Chief among many of the goals that Civil Rights activists were aiming for was to secure their voting rights. Although the Fourteenth and Fifteenth Amendment guaranteed African Americans the right to vote, many states, especially those in the South, implemented discriminatory practices and laws that infringed on that right. African Americans were effectively prohibited from voting in many places in America.
Over the years many protests against these discriminatory practices took place. One of the largest happened in 1965 in Selma, Alabama. Civil rights activists had organized a series of marches from Selma, Alabama to the state capital of Montgomery. Three marches were organized. During the first march, protesters were attacked by state trooper. This became known as Bloody Sunday.
The second march was led by Martin Luther King Jr. King led the protesters to the end of the Edmund Pettus Bridge but turned back when confronted by state troopers. He was following a court order. That night a white group murdered a civil rights activist named James Reed.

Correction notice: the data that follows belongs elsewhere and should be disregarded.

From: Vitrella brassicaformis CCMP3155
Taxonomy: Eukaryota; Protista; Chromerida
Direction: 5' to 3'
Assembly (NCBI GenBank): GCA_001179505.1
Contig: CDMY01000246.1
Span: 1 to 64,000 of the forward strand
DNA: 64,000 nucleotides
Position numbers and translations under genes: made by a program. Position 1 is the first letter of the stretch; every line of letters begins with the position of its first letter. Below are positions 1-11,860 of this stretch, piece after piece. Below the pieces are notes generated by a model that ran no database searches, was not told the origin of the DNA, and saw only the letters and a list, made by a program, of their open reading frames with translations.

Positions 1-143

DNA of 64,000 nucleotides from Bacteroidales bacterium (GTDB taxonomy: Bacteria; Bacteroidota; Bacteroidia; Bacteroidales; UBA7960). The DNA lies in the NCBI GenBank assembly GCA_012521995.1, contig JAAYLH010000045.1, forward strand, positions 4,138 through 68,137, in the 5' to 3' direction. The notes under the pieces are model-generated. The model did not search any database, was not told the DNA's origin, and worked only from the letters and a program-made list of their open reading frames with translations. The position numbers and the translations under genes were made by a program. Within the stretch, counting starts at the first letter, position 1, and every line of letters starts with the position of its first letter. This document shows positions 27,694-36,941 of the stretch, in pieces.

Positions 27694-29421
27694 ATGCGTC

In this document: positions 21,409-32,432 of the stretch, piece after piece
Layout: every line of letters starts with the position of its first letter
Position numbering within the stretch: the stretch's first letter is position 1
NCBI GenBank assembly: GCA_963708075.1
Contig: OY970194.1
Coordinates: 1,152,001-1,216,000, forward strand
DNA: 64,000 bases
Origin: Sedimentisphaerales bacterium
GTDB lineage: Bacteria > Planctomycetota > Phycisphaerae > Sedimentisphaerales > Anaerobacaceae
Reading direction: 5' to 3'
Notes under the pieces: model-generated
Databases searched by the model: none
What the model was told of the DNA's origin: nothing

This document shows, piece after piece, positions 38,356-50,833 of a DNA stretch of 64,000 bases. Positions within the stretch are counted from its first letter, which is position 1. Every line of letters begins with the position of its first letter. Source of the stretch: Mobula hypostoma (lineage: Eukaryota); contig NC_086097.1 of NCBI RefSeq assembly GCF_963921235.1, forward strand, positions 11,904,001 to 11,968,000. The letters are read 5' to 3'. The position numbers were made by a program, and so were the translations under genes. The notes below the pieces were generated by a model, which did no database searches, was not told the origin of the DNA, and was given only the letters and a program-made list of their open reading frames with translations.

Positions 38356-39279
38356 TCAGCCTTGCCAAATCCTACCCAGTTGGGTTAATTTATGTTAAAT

Here is a reenactment of the second march from the film Selma.
The acts of violence committed against the protesters sparked national outrage. Many citizens demanded that the protesters be protected and that a new voting rights law be enacted. For the third march President Lyndon Johnson sent the national guard and federal marshals to protect the marchers. The marchers arrived safely at the capital along with thousands of supporters.
Soon after the Voting Rights Act of 1965 was passed into law. This bill removed many of the racist rules and regulations that disenfranchised African American voters. By highlighting the racial injustice in America with the Selma marchers, civil rights activists helped the passage of one of the greatest achievements of the Civil Rights Movement.